Tremendous efforts have been spent in parameterizing the hybrid model in order to make it accurate enough for computational studies of proteins. For example, conformational parameters of backbones and side chains of proteins has been calibrated with a database from Protein Data Bank; the interactions between atomistic proteins and coarse-grained environments are parametrized by reproducing experimental thermodynamic stability of a large set of organic molecules in water or across membrane. As reported recently, we have significantly improved the model for simulations of protein folding by re-parameterizing hydration of protein backbones, a critical factor for controlling the balance between unfolded and folded states of proteins.

Simulations of protein folding with the hybrid model

Summary of seven small proteins used for folding simulations, including their sizes, structural motifs and difference between experimental and simulated structures for each protein. The difference was measured by root mean square deviation (RMSD) of positions of backbone atoms between experimental and simulated structures. Structural superpositions between two type of structures show that experimental structures (red) were well reproduced by simulations (blue) with the hybrid model.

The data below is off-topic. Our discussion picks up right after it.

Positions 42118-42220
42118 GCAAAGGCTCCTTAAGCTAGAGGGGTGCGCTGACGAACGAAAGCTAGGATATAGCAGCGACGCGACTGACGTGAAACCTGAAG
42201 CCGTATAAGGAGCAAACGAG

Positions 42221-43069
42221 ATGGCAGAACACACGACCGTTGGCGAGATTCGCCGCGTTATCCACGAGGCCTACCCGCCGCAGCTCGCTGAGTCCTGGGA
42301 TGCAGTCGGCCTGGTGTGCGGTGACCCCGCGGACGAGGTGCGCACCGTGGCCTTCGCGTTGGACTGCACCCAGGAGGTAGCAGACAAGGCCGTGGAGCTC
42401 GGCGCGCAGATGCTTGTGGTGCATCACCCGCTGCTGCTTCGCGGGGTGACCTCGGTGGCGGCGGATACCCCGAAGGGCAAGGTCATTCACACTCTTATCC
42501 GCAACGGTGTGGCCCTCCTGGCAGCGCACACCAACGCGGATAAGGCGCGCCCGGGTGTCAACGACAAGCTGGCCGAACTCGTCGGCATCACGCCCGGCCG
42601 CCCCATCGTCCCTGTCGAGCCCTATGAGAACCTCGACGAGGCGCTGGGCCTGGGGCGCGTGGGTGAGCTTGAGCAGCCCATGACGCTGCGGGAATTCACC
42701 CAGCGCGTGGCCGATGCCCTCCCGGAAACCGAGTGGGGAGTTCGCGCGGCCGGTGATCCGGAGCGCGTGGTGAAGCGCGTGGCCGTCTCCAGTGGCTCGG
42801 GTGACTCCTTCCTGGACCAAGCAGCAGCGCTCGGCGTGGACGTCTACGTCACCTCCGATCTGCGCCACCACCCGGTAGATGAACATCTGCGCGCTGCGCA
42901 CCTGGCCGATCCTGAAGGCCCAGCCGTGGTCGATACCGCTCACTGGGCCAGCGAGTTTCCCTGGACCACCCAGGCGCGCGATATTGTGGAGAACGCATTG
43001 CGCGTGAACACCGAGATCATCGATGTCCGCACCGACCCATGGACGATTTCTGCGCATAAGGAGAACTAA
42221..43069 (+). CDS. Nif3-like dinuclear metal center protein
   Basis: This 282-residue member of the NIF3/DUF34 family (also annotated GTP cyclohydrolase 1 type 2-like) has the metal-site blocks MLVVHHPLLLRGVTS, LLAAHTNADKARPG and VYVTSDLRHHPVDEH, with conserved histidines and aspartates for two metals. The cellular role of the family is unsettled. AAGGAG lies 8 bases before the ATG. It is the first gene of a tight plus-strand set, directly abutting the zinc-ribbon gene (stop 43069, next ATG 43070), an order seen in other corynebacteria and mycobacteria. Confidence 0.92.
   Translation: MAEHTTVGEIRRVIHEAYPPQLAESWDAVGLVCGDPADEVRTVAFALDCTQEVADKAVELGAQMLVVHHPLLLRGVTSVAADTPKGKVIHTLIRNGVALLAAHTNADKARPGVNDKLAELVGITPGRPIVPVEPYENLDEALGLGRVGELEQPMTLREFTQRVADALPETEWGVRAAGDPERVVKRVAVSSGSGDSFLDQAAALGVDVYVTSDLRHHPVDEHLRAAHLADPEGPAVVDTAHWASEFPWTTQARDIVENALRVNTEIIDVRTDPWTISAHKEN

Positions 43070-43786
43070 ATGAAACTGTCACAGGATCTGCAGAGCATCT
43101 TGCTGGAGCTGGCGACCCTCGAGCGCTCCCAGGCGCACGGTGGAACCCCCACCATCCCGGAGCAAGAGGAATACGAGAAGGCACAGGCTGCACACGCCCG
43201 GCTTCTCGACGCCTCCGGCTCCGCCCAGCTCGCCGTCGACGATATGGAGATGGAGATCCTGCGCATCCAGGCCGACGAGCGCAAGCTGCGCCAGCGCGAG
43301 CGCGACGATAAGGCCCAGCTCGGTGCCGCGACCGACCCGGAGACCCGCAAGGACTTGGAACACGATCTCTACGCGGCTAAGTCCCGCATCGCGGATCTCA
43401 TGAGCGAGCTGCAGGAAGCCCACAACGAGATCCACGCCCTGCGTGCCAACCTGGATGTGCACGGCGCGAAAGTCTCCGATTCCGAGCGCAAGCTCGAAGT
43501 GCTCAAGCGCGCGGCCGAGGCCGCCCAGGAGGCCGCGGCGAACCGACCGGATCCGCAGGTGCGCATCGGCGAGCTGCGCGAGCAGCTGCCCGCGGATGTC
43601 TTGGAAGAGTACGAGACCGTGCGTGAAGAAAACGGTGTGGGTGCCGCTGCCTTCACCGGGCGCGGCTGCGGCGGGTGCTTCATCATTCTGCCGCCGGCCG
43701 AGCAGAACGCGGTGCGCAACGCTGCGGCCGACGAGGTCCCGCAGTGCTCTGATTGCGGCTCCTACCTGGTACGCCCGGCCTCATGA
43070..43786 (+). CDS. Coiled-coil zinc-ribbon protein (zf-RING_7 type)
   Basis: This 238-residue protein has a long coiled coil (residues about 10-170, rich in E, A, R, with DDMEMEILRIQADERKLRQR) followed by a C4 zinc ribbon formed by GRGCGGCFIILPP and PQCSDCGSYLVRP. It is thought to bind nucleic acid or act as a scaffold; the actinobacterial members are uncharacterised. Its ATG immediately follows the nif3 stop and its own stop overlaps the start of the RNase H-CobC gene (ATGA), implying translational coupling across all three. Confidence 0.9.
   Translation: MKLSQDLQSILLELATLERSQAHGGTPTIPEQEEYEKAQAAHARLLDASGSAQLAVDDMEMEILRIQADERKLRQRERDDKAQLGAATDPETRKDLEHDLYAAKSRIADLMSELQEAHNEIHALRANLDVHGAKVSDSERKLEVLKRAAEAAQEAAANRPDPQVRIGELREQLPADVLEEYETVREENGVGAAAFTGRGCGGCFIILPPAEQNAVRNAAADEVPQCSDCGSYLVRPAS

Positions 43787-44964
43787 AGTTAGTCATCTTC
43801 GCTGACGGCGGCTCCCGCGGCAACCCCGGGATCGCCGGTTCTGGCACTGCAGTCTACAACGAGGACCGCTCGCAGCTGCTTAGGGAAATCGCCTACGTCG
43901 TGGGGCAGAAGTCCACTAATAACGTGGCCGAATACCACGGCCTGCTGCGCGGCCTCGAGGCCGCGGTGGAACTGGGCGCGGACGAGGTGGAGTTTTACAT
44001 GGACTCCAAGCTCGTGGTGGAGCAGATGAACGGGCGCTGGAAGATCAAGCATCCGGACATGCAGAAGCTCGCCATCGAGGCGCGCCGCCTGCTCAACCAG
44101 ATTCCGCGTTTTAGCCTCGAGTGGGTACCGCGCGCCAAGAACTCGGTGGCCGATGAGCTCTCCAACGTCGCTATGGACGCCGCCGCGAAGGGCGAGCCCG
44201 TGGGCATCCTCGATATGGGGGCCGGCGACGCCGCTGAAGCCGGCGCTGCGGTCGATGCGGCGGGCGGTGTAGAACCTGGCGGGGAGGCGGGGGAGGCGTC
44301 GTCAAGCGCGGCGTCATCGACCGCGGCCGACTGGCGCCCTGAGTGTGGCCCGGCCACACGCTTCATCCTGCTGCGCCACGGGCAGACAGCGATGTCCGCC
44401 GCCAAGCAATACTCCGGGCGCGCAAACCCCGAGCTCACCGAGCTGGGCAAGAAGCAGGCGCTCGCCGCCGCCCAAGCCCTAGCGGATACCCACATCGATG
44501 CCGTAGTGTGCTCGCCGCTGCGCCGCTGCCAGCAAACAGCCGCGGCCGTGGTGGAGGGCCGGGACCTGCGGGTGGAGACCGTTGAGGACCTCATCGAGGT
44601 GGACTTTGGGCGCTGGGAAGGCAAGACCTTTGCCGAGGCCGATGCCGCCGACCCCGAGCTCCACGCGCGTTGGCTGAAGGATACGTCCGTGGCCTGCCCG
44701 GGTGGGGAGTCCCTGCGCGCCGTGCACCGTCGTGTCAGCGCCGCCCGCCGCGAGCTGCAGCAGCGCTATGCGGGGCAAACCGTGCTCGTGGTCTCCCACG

How proteins fold into their native structures is a fundamental but mysterious biological process. Observing such a process in computers requires that computational models are able to provide an accurate description of energetics for both proteins and their environments. In fact, protein folding has been recognized as an important opportunity for validation and improvement of computational models. To verify the hybrid model, we carried out folding simulations of a series of small proteins, as summarized in the figure on the right. These proteins have a wide spectrum of structural motifs, including α-helix (Fs), β-strand (GB1p and its mutants), α-PPII (Trp cage), ββα (BBA5), and ααα (α3D) systems, providing a robust test of whether the model is balanced among different structures. All the folding simulations, without any prior knowledge of native structures, started with random structures and ended up with structures very close to the ones seen in experiments.